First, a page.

Already I'm beginning to feel guilty! As I move around the stores I see all those Christmas cards displayed for sale. It's high time I attended to my Christmas mail.
You know what it's like -the agony of making decisions. The cost factor looms large. How many cards can I afford to buy? But this should not really worry me. There's a host of people who would be happy to receive my seasonal greetings by email -especially if I've designed something myself.
Then there's a different kind of affording that troubles me -can I afford not to send a card to this person or that? There would be those who would be greatly hurt if they did not hear from me. Others would be pleasantly surprised if they did. Do I want to give them this unexpected joy? Do I need to?
Then there's the sad side to this matter of getting in touch at this time of the year. Since last Christmas dear friends have died. They were certainly on my mailing list a year ago. A line has been drawn through their names in my address book. A laconic RIP marks inexpressible grief. I draw comfort that this year they will be celebrating Christmas in Heaven, or if they have not reached there yet, my fond hope is that they are on their way there.
For me, selecting Christmas cards is no casual exercise. With its pictures and words, a cards is a means of communication. Carefully, I weigh up what message I wish to convey to this person or that. Some cards marvelously express what Christmas means to me. I am delighted when I'm certain that what is precious to me will find its echo in those who receive the greetings. Not so easy when some of my friends are not especially Christian.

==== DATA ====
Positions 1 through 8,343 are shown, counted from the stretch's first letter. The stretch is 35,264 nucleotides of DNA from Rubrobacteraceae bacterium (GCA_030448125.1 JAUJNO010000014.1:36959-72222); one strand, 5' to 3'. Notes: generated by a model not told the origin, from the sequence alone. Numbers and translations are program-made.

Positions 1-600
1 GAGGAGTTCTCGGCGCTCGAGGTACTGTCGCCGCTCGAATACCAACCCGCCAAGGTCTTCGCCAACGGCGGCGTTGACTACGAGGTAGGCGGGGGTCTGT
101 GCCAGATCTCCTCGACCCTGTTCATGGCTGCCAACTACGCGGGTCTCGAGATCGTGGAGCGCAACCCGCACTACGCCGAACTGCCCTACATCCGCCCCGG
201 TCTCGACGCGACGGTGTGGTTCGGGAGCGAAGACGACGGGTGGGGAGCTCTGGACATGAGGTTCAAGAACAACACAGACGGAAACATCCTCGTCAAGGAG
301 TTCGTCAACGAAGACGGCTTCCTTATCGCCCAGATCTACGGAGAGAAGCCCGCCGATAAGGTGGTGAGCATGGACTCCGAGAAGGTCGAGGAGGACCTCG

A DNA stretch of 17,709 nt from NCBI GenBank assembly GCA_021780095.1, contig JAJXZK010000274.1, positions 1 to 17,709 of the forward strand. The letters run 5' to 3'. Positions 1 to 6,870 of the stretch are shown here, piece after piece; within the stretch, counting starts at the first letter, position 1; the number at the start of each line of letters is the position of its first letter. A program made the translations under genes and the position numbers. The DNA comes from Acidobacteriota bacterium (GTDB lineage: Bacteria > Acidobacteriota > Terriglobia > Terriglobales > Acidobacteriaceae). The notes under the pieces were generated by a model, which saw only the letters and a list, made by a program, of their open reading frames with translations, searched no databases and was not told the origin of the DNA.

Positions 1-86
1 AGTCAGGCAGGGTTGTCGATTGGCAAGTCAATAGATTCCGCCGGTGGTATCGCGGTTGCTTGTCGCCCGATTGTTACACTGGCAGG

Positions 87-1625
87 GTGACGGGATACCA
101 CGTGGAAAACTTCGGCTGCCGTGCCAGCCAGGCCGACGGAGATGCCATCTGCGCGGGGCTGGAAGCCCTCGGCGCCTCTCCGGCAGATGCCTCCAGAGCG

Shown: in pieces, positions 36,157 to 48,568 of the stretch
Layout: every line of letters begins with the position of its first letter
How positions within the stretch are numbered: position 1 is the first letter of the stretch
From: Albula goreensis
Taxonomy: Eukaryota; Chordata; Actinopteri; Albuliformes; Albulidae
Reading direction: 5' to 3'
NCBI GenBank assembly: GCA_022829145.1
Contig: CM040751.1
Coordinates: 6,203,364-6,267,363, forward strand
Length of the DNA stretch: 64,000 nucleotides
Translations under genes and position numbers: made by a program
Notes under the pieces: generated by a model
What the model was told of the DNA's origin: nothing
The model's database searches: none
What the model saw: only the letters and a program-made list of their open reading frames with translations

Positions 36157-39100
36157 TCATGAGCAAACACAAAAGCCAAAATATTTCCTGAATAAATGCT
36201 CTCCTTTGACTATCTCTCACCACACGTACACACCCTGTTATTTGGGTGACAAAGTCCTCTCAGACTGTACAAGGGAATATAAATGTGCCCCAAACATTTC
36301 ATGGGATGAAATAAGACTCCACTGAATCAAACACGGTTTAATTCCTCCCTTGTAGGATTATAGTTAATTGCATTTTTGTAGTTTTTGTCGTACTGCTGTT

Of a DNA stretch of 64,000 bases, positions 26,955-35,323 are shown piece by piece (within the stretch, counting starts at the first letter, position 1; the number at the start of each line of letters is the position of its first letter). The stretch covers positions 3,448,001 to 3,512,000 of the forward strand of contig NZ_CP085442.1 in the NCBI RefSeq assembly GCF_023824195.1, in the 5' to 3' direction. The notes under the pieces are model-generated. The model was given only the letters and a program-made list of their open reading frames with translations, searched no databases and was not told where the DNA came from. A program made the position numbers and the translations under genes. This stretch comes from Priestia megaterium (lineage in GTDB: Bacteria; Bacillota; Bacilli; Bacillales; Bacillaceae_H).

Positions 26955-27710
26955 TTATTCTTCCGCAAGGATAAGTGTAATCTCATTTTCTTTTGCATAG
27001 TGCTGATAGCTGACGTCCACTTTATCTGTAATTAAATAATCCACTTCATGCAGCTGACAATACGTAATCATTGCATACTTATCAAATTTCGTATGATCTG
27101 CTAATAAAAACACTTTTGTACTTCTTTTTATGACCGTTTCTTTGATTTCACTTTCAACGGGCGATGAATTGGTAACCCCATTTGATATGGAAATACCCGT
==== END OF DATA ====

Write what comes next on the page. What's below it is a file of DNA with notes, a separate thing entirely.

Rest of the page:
Then I decide it would be a mistake for me to send them cards depicting snowmen, robins or red-nosed reindeers. They know me and would expect me to bear witness to my belief that the Son of God was born on Christmas day.
Some Nativity pictures are glorious works of art. Others can be described as religious cartoons or fall into that marvelous internet category of clip art. No matter which, in some way they are all declarations of my faith and piety. Long before printing and photocopying, sacred art was a powerful means of evangelization -statues, paintings, stained glass. It remains true that a single picture says more than 1,000 words.
At this season, then, I reach God, my way, through the whole business of sending cards. It is something I either do for myself or I don't want to be done at all. For me it is meditation.
What does the Christmas theme mean to me?
This year, where would I like to place the emphasis?
Then I meditate in an almost religious way on the significance people have in my life and what they mean to me.
At one and the same moment I am very much in touch with God and with those I love. This has just occurred to me...getting down to sending Christmas cards is something like entering into a holy communion...I'm drawing friends around me, around the babe in the Bethlehem crib. This is not time wasted. Some may trash my greetings as junk mail. I really believe that in sending a Christmas card I'm sending something of me -my faith, my love -to people of my choice...
What a wonderful phrase, "People of my choice!"
Next week Isidore will meet God in a Smile